Thursday, September 02, 2010
Still Thinking ‘Inside the Box’
Source: FEWS Net
With famine again threatening the Sahel region, the same time-worn and flawed responses to the looming crisis appear to be in the making. According to Nigerien government (IRIN news reporting), 50% of its population (7 million) at risk of famine in its central and eastern parts and Chad is reporting 20% (2 million) are at the same levels of vulnerability in the central and northern parts of its territory. Updates from FEWS (Famine Early Warning Systems) verifies these reports as a belt of high to extreme food insecurity stretches from eastern Mali to western Sudan (see the image above). The media interviews officials at national agencies in an effort to find solutions. These officials urge NGOs and wealthy nations to provide immediate food aid and long-term assistance to their agricultural, livestock and irrigation sectors. Once again by thinking ‘inside the box,’ expectations rest on the central government to be the gatekeeper and manager of external aid as was the case with the droughts and famines of the 1970s and 1980s. This reliance on external donations and national governments to individually manage their own food crises accomplishes little to end food insecurity in the region, however.
Solutions are obviously not easy or immediate. But there are two realities that are under reported and need greater attention. One is the growing conditions of regional climate change and how this will affect the area. With greater extremities of weather, particularly drought and flooding, land use and migration patterns will need greater flexibility and promotion by West African states. Regional opportunities for temporary work and migration to bordering states are needed to allow vulnerable groups to stave off future crises. This is a tactic that local populations, particularly nomadic pastoralists, adjusted for in the past but the creation of arbitrary borders and confinement of populations through border closures and discrimination have retarded the fluidity that West Africans once engaged in to feed their families and maintain their livelihoods.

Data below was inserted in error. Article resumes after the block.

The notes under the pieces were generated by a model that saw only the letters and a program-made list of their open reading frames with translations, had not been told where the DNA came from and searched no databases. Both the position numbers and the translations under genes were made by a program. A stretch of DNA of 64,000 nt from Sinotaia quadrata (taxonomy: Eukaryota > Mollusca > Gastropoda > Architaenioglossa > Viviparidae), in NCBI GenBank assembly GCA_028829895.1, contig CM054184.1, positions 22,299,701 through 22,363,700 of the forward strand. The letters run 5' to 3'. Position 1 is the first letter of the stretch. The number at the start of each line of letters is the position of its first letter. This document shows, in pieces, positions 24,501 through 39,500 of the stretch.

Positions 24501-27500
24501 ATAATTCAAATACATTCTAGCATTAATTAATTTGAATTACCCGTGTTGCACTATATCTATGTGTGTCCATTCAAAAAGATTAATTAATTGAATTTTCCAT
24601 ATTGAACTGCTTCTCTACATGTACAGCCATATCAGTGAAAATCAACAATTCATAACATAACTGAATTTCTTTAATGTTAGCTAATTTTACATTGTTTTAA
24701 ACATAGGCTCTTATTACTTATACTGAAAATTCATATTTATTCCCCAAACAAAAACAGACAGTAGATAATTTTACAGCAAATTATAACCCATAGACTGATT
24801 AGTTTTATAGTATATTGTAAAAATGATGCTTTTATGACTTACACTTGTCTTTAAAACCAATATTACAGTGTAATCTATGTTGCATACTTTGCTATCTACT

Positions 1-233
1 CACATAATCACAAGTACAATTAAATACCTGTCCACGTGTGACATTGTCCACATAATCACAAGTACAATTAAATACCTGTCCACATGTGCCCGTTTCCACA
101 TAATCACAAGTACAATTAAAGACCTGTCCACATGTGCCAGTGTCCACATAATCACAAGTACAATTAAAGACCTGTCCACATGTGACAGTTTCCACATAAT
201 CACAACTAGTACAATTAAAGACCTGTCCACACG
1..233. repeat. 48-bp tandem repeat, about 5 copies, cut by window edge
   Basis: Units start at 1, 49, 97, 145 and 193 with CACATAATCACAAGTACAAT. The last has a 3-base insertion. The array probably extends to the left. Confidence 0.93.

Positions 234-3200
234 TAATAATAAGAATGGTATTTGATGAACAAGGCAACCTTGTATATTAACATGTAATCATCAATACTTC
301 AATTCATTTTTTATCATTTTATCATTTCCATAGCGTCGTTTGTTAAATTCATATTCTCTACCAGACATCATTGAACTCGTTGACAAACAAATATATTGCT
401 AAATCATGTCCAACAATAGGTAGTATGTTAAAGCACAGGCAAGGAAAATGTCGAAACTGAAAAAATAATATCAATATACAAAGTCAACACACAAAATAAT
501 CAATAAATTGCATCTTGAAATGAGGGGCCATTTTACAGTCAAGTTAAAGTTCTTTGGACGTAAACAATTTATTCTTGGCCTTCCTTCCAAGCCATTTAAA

The other is allowing local populations to manage their natural resources. The policy of decentralization is promoted by many international actors including non-governmental organizations, bilateral and multilateral agencies. Decentralization is the process of the central state transferring various powers of development and natural resource management to local communities. Most West African states have balked on passing decision making powers and releasing the needed funds for development projects to the local level. There are obviously concerns over defining representatives and dividing powers fairly among two or more groups who share the same natural resource(s). These concerns are not justification for dismissing the goal of decentralization, however. Central governments in the Sahel have made few steps towards overcoming these obstacles and implementing decentralization in the region.
Where the national level can have a participatory role in ending food insecurity is in eradicating laws relating to food production that conflict and cancel out one another and eliminate the competition that exists between different bureaus. In addition, Sahelian governments must promote agendas that maintain natural resources and are complimentary to stable food production. To do so, the central government will have to play a pragmatic arbiter to the diverse populations it represents instead of heavy-handed patriarch. The stalemate of the national government overseeing and controlling natural resources while maintaining a top-down approach to development is not working to improve agriculture, steward pasture and manage water resources. Even if the food aid arrives delivery will be late as much as five months in the more remote Sahel. Crops have already failed, livestock is dying, seed banks are empty, and pasture is depleted. The region has prolonged its risk of food insecurity for too long by relying on the central government to solve this issue. There must be greater cooperation not only at the national level but also the regional and local. Giving West Africans a significant stake in the land they inhabit is the first step.